In January 2003, Safeway became a multiple takeover bid target. After the initial deluge of media enquiries, most journalists did not think it was worth talking about Safeway except in terms of its connection with the bid, assuming stores would close and product development would stop.
Media relations are the main communications channel for Safeway because it does very little advertising, so the PR department identified three ways in which it could convince the media that Safeway was still alive and kicking.
The press office ensured all media had open access to stores and management.
It even overturned a decision not to participate in a previously arranged edition of The Money Programme, which resulted in extremely positive coverage.
The second strand was to shout about new product ranges. This was especially important given that many consumer journalists were reluctant to feature Safeway because 'it might not be here in a few months'.
The team contacted more than 1,000 journalists and managed to overcome resistance to Safeway products: its share of the top three places in product testing actually increased to 25 per cent, from 22 per cent in 2002.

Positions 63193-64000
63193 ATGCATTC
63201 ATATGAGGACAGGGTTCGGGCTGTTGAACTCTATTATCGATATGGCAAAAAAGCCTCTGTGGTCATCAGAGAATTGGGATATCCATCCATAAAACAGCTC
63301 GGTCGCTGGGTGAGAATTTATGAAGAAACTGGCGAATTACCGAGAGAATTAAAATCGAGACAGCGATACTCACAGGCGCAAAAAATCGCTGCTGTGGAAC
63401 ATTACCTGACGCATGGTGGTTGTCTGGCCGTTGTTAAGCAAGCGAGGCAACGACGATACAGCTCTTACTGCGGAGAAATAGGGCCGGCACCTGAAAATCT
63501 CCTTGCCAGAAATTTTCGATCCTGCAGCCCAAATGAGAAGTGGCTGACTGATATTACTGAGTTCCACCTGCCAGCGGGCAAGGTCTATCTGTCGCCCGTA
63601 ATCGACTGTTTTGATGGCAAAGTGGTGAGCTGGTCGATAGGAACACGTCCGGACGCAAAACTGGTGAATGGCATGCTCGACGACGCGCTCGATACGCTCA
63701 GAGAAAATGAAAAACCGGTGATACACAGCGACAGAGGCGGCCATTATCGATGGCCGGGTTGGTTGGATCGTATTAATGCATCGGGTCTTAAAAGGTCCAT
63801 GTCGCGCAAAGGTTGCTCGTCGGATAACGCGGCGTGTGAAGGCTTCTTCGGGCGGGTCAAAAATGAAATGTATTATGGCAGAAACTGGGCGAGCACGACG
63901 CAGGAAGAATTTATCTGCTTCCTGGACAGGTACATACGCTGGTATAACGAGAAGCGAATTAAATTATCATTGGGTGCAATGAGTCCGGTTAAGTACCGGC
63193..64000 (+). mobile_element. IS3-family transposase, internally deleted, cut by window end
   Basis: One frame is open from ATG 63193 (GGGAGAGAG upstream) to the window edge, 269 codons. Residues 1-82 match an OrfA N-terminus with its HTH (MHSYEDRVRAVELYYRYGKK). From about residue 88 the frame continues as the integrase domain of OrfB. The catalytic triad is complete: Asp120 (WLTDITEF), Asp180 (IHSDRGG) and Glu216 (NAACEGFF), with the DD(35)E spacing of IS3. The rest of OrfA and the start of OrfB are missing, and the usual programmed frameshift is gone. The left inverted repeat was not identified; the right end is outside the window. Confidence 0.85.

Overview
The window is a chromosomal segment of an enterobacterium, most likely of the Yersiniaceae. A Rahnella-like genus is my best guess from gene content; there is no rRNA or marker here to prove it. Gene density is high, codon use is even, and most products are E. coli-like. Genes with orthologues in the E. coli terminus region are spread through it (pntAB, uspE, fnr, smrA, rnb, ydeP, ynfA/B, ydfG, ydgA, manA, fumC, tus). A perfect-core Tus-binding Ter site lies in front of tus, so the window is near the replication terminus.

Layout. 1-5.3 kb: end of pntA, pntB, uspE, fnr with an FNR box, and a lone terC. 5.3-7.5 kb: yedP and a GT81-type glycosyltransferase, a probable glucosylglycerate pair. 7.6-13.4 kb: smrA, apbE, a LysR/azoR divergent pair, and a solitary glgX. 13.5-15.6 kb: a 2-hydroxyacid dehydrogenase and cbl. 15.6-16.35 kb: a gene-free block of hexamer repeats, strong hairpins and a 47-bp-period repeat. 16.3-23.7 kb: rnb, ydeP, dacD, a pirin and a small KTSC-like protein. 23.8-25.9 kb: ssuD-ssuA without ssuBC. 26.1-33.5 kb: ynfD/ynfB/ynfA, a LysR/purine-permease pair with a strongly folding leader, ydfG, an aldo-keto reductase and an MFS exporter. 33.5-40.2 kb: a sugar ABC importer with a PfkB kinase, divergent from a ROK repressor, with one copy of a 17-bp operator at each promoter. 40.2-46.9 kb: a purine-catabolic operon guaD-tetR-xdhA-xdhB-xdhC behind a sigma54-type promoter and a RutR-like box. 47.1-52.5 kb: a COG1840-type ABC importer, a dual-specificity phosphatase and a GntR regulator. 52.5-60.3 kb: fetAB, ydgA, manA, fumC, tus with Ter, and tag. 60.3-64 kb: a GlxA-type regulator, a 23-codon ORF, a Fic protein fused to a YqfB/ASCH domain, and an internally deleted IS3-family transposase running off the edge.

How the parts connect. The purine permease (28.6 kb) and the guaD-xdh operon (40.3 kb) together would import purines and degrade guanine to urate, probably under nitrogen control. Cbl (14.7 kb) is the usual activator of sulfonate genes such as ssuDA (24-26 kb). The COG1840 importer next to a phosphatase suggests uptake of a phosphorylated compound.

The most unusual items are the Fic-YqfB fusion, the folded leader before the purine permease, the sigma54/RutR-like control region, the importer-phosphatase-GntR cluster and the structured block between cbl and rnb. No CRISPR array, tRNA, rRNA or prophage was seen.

Finally, the team worked hard to keep Safeway on the news agenda with initiatives such as the Easter Egg Amnesty. The team also identified and media trained 20 experts around the business, and sought out opportunities to comment on industry issues.
In March 2003, the Office of Fair Trading referred Safeway's bidders to the Competition Commission and it soon became clear that Safeway's life would be extended. The proactive PR strategy meant the supermarket didn't risk losing valuable coverage and customers.
In May, Safeway was ranked third in the National News Index, getting more positive coverage than Marks & Spencer, Asda and Sainsbury's.
Safeway was also voted number two retailer for its press relations in the 2003 MORI survey of retail journalists.
COMMENDED - SKY PROGRAMME PUBLICITY DEPARTMENT, BSKYB
The Sky programme publicity department has had several balls to keep in the air this year, from Sky One's celebrations of the 300th episode of The Simpsons to supporting Sky News coverage of the Iraq war.
The team's remit was to drive positive media coverage for Sky channels and content, ensuring publicity would translate into digital dish sales.
Sky's publicity department used tactics such as talent campaigns, stunts, brand-building exercises, screening, sponsorships and press trips. One highlight of the year was the launch of the Sky News Awards.
The Simpsons campaign helped the 300th episode achieve ratings of 1.6 million viewers - around double the usual number - and meant multi-channel TV beat both the BBC and ITV for the first time. Digital dish customers increased by nearly a million during the year.
According to Presswatch, Sky Digital had the best press coverage of any media firm in 2002, and the fourth best of any UK company.
Coca-Cola Bottlers (Ulster)